For those who work 30 or more hours per week, careers can consume a large percentage of your time and energy, each week. So if you're going to work, you better do something you enjoy.
But is that really possible? Isn't work just something you do to get a paycheck, so you can spend money on the things and people you value most? Perhaps there's some level of truth to that notion, but I know too many people (including myself) who love their jobs, so I encourage you to continue searching until you find a career that fulfills your needs.
Before most job interviews, I spend time preparing to answer questions that a job interviewer might ask me. A couple of years ago, I realized there are several questions I should be asking myself before I even submit my resume for consideration.
1. Why do I want this job?
Are you genuinely excited about the role for which you are applying? I know multiple people who confessed that they followed career paths or accepted promotions because they were seeking the approval of their parents, friends or significant other. This left them feeling empty and unfulfilled. Evaluate the reasons you want the position, and why youbelieve you will enjoy working in that role. High-performing magazine writers have turned down editor-in-chief positions, because they didn't enjoy editing – they simply love being writers, and that's important to know.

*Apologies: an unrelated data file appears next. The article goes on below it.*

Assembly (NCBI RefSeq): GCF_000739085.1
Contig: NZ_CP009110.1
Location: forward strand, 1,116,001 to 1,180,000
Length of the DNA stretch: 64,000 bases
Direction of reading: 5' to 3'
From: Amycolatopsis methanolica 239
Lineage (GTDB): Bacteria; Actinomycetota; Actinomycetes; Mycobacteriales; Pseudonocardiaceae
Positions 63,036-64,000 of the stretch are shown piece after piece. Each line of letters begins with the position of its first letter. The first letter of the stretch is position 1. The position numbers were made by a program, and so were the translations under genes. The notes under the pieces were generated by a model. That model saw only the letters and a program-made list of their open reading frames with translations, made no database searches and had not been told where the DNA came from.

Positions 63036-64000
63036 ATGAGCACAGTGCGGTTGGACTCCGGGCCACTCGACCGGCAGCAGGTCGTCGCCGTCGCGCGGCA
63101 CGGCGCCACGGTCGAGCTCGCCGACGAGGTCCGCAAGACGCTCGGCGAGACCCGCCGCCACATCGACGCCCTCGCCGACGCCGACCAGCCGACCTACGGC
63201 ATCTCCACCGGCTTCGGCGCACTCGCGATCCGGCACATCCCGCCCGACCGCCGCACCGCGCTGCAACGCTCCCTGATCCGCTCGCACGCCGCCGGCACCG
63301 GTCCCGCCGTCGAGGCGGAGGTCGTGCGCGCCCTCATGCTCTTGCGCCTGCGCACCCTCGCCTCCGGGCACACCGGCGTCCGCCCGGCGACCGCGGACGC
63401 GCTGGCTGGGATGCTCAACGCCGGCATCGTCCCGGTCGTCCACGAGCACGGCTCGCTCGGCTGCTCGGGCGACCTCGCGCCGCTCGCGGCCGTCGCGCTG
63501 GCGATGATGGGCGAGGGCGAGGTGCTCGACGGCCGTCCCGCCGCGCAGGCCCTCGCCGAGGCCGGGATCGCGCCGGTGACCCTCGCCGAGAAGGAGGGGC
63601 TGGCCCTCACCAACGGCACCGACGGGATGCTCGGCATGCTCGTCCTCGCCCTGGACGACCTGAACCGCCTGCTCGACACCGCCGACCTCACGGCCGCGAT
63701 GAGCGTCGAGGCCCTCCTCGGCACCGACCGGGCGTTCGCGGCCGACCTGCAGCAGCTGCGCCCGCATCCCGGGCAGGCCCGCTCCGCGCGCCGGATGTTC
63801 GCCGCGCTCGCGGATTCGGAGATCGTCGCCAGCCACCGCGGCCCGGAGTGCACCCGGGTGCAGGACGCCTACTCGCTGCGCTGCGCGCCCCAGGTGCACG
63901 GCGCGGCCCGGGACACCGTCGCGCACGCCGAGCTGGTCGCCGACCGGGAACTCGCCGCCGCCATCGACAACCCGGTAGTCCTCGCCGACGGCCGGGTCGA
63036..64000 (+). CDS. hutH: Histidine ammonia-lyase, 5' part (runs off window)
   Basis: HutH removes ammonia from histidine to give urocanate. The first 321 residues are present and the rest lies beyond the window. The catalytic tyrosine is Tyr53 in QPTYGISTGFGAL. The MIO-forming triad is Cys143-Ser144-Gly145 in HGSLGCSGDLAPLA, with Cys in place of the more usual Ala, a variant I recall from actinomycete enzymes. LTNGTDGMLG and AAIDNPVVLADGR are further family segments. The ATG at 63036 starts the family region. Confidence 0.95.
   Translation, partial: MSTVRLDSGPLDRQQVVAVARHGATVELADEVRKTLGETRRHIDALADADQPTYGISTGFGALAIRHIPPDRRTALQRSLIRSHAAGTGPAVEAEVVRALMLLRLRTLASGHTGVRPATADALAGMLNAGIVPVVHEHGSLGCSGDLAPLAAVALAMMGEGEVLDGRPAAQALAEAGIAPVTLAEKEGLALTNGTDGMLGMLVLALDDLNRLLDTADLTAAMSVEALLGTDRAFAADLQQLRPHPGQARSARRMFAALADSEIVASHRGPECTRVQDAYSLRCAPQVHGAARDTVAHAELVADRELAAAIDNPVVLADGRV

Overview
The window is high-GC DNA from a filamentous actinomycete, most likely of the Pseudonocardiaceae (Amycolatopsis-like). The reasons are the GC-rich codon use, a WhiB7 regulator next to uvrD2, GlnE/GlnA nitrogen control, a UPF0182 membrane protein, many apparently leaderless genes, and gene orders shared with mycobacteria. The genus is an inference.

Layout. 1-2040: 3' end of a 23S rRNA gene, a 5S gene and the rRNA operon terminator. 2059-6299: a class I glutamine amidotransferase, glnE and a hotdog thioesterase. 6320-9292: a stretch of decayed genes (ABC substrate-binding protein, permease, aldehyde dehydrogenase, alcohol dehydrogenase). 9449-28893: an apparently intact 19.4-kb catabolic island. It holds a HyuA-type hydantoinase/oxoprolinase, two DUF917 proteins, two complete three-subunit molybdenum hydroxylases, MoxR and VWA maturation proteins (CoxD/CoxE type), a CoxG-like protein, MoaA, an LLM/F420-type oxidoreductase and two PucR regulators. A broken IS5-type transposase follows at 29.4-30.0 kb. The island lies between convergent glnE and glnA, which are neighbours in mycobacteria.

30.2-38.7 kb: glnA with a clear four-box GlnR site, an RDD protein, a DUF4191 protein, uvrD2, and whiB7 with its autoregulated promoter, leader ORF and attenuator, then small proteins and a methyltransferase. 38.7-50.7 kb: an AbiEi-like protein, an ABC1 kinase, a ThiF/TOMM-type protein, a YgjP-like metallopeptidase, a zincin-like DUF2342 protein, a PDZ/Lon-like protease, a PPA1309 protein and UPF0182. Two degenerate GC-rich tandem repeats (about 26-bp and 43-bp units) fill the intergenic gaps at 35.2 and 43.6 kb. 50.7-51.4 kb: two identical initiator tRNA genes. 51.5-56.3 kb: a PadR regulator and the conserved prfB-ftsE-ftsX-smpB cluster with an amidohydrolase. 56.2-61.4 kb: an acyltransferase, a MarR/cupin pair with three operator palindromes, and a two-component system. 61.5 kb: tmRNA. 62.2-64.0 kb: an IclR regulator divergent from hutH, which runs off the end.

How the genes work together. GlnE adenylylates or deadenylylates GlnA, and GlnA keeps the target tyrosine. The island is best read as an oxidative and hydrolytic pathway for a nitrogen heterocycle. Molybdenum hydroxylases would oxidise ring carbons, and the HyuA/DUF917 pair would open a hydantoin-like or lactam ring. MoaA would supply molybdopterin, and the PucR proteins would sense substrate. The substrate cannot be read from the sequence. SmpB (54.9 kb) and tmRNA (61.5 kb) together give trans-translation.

Part of figuring out where you want to go in your career, is figuring out where you don't want to go. Even if you are offered a promotion, you should carefully evaluate the offer to make sure it is the right move for your career. Understanding this concept will help you remain focused on accomplishing your goals, rather than being distracted by options that don't align with your career plan.
2. How long do I plan to stay?
Employees aren't always in control of when they leave a company or a position. However, you should have a good idea of what you're hoping to achieve in your position and where you would like to go in your career. Schedule time with your boss to discuss the progress your are making toward your long-term goals. Your best opportunity may be with your existing company, but you first need to make sure they know your interest and skill areas.
3. How much does this company value my integrity?
Is there a dollar amount that will incentivize you to go against your values? Would you report false sales numbers if your boss offered you an extra $25 under the table? Probably not, but you also need to know how you would respond if your boss offered you an extra $25,000 instead. Maintaining your integrity should be valued over any amount of personal or corporate gain. Seek out companies that demonstrate they value ethics and integrity in business.
I've always been taught that even though companies are interviewing you to see if you are a good fit, you should also be interviewing them for the same reasons. Conduct online research about organizations before you submit your applications. When you interview for the position, evaluate your in-person experience to see if their actions and behaviors are consistent with the image they project on their websites and in the media.
Always remember, Leadership is a Lifestyle.
— Ryan W. Hirsch
Program Manager, NASBA Center for the Public Trust